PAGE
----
The City of human Origin
Mogale City Local Municipality is one of three local municipalities in the West Rand District Municipality and occupies 5% (1 342 km²) of provincial land. The municipality lies directly West and South of the City of Johannesburg and City of Tshwane Metropolitan areas. To the North, West and South it borders onto Madibeng, Rustenburg and Randfontein Local Municipalities respectively. The city is a heritage and an eco-tourism destination that incorporates a variety of tourist attractions ranging from beautiful scenery, natural vegetation, heritage and culture hence our tagline “Experience World Heritage, where Leisure and Adventure Awaits”. It also offers a sunny climate almost year-round, and while it has all modern comforts such as first-class hotels, quality restaurants and good infrastructure, it is the spectacular scenery that gives this area its country charm. Considered a leading tourism destination in Mogale City, the Cradle of Humankind World Heritage Site is one of eight World Heritage Sites in South Africa, and the only one in Gauteng, renowned as the place where humankind originated. Also located in the heart of Mogale City is Muldersdrift, a picturesque rural area situated 27 km North-West of the CBD between Johannesburg and the Magaliesberg mountain range. Located in the Kromdraai Valley and on the Crocodile River, Muldersdrift forms part of the Crocodile Ramble, a scenic tourist route generally regarded as the most popular of all the craft routes around Gauteng. Muldersdrift is the gateway to the West Rand and apart from an abundance of wedding, events and conference venues – it is a tourism haven in its own right.
THE HISTORY OF MOGALE
The young heir to the Po chiefdom of the Batswana gave his name to Mogale City, once the seat of his kingdom. Chief Mogale is believed to have ruled over a kingdom of miners and traders of gold, who had an influence in far-reaching markets. Their cross-border trade was said to extend as far north as Egypt, on the Mediterranean tip of the continent. Po tribal land covered a large, rich area, from the Magaliesberg in the west to Northcliff Ridge in the east; from the Vaal River in the southwest to Hartbeespoort Dam in the northwest. But towards the end of the 1820s, the stability the tribe – one of the first in the region – had known was disrupted by the invasion of Mzilikazi ka Mashobane. A general under the Zulu king Shaka, Mzilikazi and a group of his followers had fled across the Drakensberg and into the Highveld, where they set about establishing their own kingdom. His warriors easily overwhelmed the Po, killed their chief and took the young heir, Mogale was Mogale, captive. In time, Mogale – meaning “the brave one” in Setswana – would play a major role in the history of the area.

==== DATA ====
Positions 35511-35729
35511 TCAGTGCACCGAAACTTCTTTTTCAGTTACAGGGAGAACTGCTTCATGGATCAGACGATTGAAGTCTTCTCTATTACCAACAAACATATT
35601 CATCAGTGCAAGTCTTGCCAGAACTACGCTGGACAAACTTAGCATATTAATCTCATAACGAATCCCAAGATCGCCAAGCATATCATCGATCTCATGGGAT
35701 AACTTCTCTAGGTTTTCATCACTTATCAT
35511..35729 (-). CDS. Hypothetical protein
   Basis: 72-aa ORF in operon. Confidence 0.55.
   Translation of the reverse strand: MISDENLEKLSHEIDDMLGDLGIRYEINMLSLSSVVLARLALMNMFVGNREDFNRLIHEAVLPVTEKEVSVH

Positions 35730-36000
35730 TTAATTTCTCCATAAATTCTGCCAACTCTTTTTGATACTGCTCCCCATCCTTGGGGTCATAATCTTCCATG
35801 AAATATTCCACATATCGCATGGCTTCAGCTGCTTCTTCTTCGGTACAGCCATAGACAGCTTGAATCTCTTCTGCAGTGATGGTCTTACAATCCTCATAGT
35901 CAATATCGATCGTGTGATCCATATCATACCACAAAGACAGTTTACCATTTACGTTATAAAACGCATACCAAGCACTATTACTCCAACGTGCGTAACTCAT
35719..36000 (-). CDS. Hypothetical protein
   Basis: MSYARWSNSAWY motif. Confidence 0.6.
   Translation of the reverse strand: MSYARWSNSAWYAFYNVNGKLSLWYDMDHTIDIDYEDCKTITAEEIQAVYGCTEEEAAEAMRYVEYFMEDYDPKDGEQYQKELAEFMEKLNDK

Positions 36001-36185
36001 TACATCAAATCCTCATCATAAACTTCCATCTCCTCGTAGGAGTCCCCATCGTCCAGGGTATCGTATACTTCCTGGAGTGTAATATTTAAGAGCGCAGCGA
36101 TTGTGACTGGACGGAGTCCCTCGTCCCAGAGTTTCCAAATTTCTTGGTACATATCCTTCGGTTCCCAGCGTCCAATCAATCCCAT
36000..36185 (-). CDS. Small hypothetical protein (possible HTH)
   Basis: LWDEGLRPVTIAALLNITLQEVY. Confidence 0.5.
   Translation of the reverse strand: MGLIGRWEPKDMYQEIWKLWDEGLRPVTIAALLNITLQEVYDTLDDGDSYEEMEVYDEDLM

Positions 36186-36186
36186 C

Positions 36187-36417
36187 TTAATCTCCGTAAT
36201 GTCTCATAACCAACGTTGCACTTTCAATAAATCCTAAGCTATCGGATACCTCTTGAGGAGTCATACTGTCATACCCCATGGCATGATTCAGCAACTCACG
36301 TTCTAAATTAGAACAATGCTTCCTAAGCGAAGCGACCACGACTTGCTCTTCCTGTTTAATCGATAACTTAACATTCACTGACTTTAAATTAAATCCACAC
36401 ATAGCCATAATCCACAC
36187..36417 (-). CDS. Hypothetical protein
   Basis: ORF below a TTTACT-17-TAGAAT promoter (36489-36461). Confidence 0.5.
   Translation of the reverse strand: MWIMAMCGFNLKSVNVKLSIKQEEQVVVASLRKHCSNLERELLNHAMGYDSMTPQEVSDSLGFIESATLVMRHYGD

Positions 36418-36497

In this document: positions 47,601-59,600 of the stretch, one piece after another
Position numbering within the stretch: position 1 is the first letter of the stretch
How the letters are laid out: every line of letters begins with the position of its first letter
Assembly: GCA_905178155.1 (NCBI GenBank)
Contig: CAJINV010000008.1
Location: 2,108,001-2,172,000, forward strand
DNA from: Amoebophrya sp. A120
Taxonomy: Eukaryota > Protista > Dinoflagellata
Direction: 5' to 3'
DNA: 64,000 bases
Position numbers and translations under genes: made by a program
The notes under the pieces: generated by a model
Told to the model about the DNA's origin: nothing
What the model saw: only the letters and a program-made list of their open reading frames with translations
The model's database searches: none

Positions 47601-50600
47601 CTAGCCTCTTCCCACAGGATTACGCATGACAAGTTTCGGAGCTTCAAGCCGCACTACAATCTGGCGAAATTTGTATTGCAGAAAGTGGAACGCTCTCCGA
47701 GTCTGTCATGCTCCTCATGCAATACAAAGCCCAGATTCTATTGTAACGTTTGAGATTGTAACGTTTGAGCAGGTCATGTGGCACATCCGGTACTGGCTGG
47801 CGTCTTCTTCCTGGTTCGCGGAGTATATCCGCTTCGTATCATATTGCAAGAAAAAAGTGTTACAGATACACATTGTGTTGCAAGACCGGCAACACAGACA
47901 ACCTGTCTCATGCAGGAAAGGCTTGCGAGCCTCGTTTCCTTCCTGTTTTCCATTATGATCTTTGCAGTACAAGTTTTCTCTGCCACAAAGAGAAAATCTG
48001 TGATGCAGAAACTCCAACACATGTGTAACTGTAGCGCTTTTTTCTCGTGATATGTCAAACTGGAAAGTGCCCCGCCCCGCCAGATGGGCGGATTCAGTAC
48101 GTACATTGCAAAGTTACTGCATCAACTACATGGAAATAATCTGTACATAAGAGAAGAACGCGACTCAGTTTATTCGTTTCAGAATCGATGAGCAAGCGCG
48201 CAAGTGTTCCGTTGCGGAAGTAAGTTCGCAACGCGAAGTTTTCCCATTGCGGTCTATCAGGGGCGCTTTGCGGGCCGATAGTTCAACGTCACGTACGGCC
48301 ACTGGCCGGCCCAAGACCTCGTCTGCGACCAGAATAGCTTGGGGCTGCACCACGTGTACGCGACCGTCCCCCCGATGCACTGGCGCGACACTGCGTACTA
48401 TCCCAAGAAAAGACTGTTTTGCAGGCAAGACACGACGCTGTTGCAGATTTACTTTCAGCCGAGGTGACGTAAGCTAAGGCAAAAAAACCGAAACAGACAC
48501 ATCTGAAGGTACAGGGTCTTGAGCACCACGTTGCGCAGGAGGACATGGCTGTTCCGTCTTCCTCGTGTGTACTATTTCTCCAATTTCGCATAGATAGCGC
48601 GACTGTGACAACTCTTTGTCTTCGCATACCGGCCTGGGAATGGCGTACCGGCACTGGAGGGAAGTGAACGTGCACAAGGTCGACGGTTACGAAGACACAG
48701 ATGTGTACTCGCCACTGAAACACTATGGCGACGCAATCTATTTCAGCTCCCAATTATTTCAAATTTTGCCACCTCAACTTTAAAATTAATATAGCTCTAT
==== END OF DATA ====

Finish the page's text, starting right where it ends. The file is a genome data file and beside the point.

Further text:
The Po had fled and hidden from Mzilikazi’s men, but a party ventured out of their hideout to rescue their young chief. They took Mogale was Mogale to safety south of the Vaal River. But because he had driven out the original inhabitants, Mzilikazi was able to claim a sizeable kingdom for himself, with the Magaliesberg at its center. It was short-lived; by 1830 the Voortrekkers, dissatisfied with life under British administration in the Cape Colony, began to migrate northwards, in search of their own land. It was Mzilikazi’s turn to be driven out of the area, this time by the Voortrekkers under the leader Paul Kruger, who named the area after himself. With Mzilikazi gone, the original residents could return to their ancestral lands. But it was not a peaceful time for the Batswana ba Po. The land had been occupied and was being farmed by the Boers. The Po people, once the rulers, were relegated to menial tasks such as digging irrigation furrows from the river that was also named after their young chief. The earliest recorded use of Chief Mogale was Mogale’s name for the district was in 1841, despite Chief Mogale not holding the power in the area. Today, however, a true son of Africa has had his name rightfully honored in Mogale City – the name of the municipality encompassing Krugersdorp, Azaadville, Munsieville, Kagiso, Tarlton, Hekpoort and surrounds, stretching into the beautiful, ancient Magaliesberg.
The story of Kagiso township from its creation after the breakup of old communities like Munsieville until the present day.